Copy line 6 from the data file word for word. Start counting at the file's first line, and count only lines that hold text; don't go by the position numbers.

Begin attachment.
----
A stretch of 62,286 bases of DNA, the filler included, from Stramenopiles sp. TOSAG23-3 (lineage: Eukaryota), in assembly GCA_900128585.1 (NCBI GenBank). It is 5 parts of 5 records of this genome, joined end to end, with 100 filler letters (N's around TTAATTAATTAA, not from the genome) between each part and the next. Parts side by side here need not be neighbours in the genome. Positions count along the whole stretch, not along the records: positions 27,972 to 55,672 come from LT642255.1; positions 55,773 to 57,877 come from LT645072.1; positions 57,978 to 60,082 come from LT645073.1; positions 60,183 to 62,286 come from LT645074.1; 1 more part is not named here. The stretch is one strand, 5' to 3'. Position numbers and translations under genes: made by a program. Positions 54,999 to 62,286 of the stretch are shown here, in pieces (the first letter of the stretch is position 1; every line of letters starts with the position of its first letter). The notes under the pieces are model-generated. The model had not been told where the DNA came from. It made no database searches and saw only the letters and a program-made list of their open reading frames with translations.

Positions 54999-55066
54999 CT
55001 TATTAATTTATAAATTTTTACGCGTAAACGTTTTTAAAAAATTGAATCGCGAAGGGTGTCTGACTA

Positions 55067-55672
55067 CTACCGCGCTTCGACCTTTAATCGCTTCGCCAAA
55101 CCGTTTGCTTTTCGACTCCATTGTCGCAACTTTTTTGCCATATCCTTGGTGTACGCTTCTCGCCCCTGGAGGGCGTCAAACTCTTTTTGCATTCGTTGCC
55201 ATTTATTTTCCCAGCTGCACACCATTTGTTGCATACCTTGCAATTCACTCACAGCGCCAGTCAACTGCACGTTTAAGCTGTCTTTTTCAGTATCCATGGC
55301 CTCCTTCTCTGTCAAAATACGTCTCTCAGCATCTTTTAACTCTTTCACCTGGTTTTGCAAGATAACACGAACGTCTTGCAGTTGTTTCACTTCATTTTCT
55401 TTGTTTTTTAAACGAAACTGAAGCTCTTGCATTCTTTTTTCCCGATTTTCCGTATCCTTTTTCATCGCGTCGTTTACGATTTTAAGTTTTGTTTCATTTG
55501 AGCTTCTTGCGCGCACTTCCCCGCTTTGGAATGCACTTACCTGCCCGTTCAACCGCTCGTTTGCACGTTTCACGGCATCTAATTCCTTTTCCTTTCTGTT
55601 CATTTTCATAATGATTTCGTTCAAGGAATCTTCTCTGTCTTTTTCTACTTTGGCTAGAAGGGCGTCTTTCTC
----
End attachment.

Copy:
55067 CTACCGCGCTTCGACCTTTAATCGCTTCGCCAAA